time [R.W.] walked over to the portside and began conversing with [the applicant]. As
       [R.A.] walked to the portside, he observed [the applicant] with his hand in his locker and
       he noted that [the applicant] brought something out of the locker, but could not state for
       certain that it was a knife; however, at the same time he heard [R.W.] talking about a
       knife and assumed that [the applicant] had his knife in his hand. [R.A.] heard [L.N., N.S.,
       and R.W.] talk the subject into putting the knife away and observed [the applicant] put
       his hand in his locker and subsequently stand up without anything in his hand. …

       [R.A.] further stated that about one minute after [the applicant] had placed his knife in
       his locker, [L.S.] came into compartment 202L, through the port hatch and started after
       [the applicant]. [The applicant] ran around the inboard, portside bunks and up to the
       forward end of the compartment, followed by [L.S.], who caught up with [the applicant]
BCMR Docket No. 1998-087: Final Decision on Reconsideration                                        p. A-13

       as the latter ran through a crowd of men standing on the portside of the forward end of
       compartment 202L. He was lost in the crowd momentarily. The only other thing that
       [R.A.] observed was that [L.S. and the applicant] were scuffling near [the applicant’s]
       locker. The next thing he observed was the other fellows holding on to [the applicant]
       and leading him up to the forward end of the compartment. [R.A.] saw the hunting knife
       in [the applicant’s] right hand and observed [E.G.] knock it out of his hand. …

194x Statement of P.V.7

       About 10:30 p.m., 10-26-4x, I hit my sack … . My bunk is just aft of [the applicant’s]
       locker … . I was awakened by a scuffle and I first saw [the applicant and L.S.] as [L.S.]
       caught up with [the applicant] … . In the same general area where [L.S.] caught up with
       [the applicant], there were some 10 or 15 men standing around talking and hollering. No
       one stopped [the applicant or L.S.]. L.S. started hitting [the applicant] with his hands.
       [The applicant] was protecting himself with his arms, generally facing forward and also
       facing [L.S.], while … stepping backward toward his locker. [The applicant] walked aft
       of his locker some 3 feet. Then he took one or two steps forward, turned his back to [L.S.]
       and went down on one of his knees beside his locker. [L.S.] was hitting [the applicant]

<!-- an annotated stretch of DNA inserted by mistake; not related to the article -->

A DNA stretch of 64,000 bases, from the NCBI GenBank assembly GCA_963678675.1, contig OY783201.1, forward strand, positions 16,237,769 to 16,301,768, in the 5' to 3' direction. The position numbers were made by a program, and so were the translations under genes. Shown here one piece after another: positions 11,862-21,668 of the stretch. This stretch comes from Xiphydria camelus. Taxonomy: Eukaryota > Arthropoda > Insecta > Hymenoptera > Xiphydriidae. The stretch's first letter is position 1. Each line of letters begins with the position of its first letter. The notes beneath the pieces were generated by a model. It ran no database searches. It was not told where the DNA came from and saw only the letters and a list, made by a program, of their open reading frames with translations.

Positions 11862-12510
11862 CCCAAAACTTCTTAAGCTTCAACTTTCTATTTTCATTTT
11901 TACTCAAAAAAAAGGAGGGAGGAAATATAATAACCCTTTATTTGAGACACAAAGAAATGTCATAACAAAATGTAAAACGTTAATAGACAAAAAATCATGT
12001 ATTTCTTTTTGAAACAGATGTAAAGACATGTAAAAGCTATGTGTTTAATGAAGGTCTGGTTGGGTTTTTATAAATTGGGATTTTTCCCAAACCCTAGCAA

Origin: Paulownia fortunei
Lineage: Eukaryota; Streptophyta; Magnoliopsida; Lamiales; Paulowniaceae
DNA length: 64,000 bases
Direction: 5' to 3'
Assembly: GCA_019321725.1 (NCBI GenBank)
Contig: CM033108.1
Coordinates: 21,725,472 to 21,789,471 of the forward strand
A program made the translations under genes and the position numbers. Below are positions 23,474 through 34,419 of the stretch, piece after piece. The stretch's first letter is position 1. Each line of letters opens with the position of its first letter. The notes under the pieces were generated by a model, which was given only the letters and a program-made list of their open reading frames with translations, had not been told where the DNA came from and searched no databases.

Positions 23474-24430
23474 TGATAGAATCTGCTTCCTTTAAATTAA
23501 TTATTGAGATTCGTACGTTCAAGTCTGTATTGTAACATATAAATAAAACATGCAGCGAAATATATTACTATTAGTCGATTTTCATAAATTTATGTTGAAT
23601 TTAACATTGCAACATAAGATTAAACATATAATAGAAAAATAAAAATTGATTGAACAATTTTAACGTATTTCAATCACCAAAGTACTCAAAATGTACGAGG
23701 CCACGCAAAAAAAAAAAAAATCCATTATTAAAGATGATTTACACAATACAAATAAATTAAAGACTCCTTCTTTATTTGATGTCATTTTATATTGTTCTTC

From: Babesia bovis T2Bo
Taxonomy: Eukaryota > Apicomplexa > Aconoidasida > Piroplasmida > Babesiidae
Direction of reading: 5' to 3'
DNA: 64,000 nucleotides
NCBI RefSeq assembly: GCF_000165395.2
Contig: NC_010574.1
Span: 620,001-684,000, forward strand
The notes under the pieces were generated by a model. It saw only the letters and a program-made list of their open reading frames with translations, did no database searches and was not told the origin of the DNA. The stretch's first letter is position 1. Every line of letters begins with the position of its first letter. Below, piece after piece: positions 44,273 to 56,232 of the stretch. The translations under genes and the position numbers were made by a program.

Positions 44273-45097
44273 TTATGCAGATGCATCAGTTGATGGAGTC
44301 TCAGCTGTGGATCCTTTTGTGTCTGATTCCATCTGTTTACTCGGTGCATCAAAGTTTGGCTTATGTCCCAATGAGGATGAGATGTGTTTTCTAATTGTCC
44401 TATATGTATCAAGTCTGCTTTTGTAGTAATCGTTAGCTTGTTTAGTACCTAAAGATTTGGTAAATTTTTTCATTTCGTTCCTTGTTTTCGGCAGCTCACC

with his hands on [the applicant’s] body and shoulder. As [the applicant] got on his
       knee, [L.S.] kicked [the applicant] with his right foot on [the applicant’s] side, and called
       him a S.B. Some one said break it up while others said let him alone. … [The applicant]
       came up, turned around, faced [L.S.], and leaned against the bunk on which I was lying.
       [L.S.] went toward him and they embraced. [L.S.’s] left hand was low on [the appli-
       cant’s] body. [L.S.’s] right hand was about [the applicant’s] shoulder and appeared to
       have hold of [the applicant’s] left hand. Both [the applicant and L.S.] were standing gen-
       erally upright, but stooped slightly, and in the vicinity of [the applicant’s] locker. I saw
       [the applicant] throw his right hand and arm over [L.S.’s] shoulder, that is [L.S.’s] left
       shoulder, and could see [the applicant] hitting [L.S.] in the back. It looked like [the appli-
       cant] was hitting [L.S.] in the back until the 3rd blow. I then saw the knife in [the appli-
       cant’s] right hand … .

       As [the applicant] was going down beside his locker [L.S.] was punching him with his
       hands and fist. I did not see [L.S.] have hold of [the applicant’s] neck or choking him.

       As the fellows grabbed [the applicant], he made a swing with the knife at [B.C.], almost
       hitting him in the neck.

       During the fight I did not leave my bunk.

        The report states that P.V. was transferred off the ship to be available to appear as a wit-
ness at the applicant’s trial.

194x Statement of H.R.8

       [H.R.] advised that he was on watch from 8:00 to 12:00 p.m. on 10-26-4x. About midnight
       he went to his sack in compartment 201L, which is located on the portside, against the


7   P.V.’s 1996 signed and unsigned statements appear in Appendix B on pages B-11 and B-14,
respectively.
8 H.R.’s 1996 statement appears in Appendix B on page B-8.
BCMR Docket No. 1998-087: Final Decision on Reconsideration                                      p. A-14

      bulkhead. He went to sleep and was awakened by some noise and confusion. … As he
      entered the port hatch of compartment 202L he observed [the applicant] pass by from the
      starboard side of the ship. [L.S.] was following him. They went all the way around the
      inboard, portside bunks and lockers and back to the vicinity of [the applicant’s] locker.